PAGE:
Ian and Frank's Collaboration
This collaboration was completed over a two-day period by myself (Frank Korb) and my new friend Ian. Ian and I were at a 5th and 6th, 7th and 8th grade orchestra concert, waiting patiently for the show to start – him more patiently than was. I managed to draw the back of a gentleman’s head one row in front of me while waiting for the woman (daughter probably) next to him to sit or lean forward so I could get the face done. That never happened. The results of that not happening were some unique and wonderful creatures and bugs and figures during the concert and wrapped it up later on with a fine man handing an ice cream cone to a crying child. The ideas that this collaboration bring to mind are great and I look forward to trying to implement some of the collaborative ideas into future works. Excellent job Ian! Thank you for sharing the time and talents (and for giving the back of the head a face). Click on the image to see a much larger version of the picture.
I love the Alumni Exhibition at UW-Whitewater’s Crossman Gallery and am very thankful to Michael Flannagan for inviting me to participate. The assortment of figurative artists was wonderful. I am fortunate and thankful for the opportunity. Images will be up soon with regard to the show, but in the meantime, here is my latest statement for the works that were represented. You can see some of the works in the various pages on this website (Self-Portrait, Julie, Full Fathom Five, Scott, 4 of the drawings…).
Frank Korb – Portraits
Today, we live in a high-paced world with new, exciting and ever changing approaches to art making — from Bill Viola’s video installations such as The Reflecting Pool, or Damian Hirst’s sculptures as in The Physical Impossibility of Death in the Mind of Someone Living, to artworks created for online interaction like Shu Lea Cheang’s Brandon. With all of the possible approaches to making art, I am still compelled by the tried and true approach of painting and drawing recognizable people.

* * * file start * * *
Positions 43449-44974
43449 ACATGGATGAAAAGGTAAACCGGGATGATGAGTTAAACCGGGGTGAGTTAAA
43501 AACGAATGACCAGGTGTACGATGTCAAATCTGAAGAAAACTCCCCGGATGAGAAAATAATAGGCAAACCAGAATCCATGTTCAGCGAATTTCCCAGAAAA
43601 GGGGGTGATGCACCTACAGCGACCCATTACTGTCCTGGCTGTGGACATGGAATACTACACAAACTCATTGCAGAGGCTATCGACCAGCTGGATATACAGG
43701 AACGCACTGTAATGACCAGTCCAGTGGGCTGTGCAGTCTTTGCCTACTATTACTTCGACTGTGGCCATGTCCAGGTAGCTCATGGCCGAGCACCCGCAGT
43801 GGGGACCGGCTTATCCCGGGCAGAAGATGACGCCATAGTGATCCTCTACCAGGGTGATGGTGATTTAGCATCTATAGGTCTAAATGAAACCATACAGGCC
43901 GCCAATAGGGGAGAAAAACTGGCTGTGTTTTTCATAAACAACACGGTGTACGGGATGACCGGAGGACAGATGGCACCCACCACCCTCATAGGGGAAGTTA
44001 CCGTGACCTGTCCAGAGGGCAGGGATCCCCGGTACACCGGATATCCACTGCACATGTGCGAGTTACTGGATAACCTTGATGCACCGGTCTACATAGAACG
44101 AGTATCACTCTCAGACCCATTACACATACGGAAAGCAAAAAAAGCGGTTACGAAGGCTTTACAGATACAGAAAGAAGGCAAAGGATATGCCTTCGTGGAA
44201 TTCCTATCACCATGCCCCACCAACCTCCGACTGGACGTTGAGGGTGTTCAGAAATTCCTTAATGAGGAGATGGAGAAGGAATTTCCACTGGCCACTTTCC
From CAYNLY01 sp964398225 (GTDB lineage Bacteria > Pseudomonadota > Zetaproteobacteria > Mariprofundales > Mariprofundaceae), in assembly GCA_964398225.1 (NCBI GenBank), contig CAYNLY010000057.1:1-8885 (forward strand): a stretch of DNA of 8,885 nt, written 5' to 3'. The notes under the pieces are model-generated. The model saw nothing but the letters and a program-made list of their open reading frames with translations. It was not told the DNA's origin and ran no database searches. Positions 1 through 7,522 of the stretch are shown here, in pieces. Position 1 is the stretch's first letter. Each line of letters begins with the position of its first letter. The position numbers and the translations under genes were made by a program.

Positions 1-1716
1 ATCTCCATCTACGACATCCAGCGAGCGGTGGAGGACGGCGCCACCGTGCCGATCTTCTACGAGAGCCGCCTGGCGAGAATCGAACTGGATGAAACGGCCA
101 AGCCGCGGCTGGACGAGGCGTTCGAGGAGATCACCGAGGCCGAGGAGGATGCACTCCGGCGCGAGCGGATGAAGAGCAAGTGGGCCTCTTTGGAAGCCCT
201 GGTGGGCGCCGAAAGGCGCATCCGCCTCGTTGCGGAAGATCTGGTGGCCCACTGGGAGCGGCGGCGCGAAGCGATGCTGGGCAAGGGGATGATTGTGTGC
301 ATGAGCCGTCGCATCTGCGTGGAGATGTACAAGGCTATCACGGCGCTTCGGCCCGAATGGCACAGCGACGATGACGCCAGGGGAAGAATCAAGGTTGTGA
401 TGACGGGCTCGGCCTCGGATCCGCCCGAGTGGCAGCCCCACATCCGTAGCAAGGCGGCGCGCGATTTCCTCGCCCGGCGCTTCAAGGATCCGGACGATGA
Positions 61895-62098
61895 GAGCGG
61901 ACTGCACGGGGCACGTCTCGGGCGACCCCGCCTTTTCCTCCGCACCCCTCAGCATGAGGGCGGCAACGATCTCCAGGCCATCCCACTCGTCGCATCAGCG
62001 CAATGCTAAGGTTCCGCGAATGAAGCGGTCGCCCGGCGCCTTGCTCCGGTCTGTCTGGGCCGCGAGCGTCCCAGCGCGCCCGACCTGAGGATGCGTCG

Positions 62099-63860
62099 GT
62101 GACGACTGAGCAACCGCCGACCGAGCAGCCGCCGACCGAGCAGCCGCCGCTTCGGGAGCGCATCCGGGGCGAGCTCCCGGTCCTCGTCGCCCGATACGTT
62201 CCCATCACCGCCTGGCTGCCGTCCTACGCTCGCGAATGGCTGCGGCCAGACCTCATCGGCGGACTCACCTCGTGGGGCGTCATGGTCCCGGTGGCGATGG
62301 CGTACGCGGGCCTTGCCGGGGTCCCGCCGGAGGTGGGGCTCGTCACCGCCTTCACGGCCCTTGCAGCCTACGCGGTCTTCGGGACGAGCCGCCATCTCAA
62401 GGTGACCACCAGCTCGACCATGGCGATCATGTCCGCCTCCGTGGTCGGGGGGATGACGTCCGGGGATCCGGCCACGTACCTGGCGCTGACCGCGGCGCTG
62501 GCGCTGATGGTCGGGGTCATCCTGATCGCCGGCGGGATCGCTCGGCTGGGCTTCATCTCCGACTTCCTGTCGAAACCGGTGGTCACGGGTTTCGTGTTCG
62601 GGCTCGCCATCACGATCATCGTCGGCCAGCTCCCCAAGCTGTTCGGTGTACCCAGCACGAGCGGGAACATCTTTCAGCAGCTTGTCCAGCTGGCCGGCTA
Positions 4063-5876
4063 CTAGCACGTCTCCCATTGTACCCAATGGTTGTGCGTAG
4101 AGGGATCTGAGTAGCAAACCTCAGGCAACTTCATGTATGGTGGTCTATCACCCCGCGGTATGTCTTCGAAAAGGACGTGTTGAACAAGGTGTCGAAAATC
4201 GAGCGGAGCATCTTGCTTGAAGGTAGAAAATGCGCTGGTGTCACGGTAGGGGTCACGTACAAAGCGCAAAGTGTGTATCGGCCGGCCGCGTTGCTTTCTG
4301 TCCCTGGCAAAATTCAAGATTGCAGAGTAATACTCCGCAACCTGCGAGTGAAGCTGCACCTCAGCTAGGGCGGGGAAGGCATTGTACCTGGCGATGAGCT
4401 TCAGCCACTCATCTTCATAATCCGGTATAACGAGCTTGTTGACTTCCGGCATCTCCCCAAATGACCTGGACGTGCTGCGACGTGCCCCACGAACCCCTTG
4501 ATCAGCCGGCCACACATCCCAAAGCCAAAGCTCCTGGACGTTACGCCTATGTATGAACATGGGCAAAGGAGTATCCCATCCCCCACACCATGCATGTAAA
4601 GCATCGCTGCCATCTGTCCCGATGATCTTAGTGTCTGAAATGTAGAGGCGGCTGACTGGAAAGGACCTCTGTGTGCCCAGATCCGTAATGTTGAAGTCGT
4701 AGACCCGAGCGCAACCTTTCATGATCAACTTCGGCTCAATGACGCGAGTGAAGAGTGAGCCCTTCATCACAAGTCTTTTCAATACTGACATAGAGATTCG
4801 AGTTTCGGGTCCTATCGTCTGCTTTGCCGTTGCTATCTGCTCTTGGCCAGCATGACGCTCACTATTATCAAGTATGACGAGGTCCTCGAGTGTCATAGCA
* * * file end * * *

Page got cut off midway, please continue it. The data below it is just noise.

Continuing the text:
Portraiture has changed dramatically from the romantic days of creating likenesses of wealthy families or patrons to the more modern idea of the many faces of popular celebrity, socialite or political figures. While the modern or contemporary portrait may, at times, be difficult for some to interpret, the fact that they represent people can help make it easier for individuals to relate to. In addition to my interest in representing the recognizable portrait of my sitters, I am also focused on expressing their personality and character. Juxtaposing organic and hard-edged geometric shapes, my portraits use realistic and natural color choices alongside not-so natural color choices to create unmistakable faces. Those faces belong to people with whom I have very specific and important relationships. I create portraits of my friends and family, people I enjoy surrounding myself with.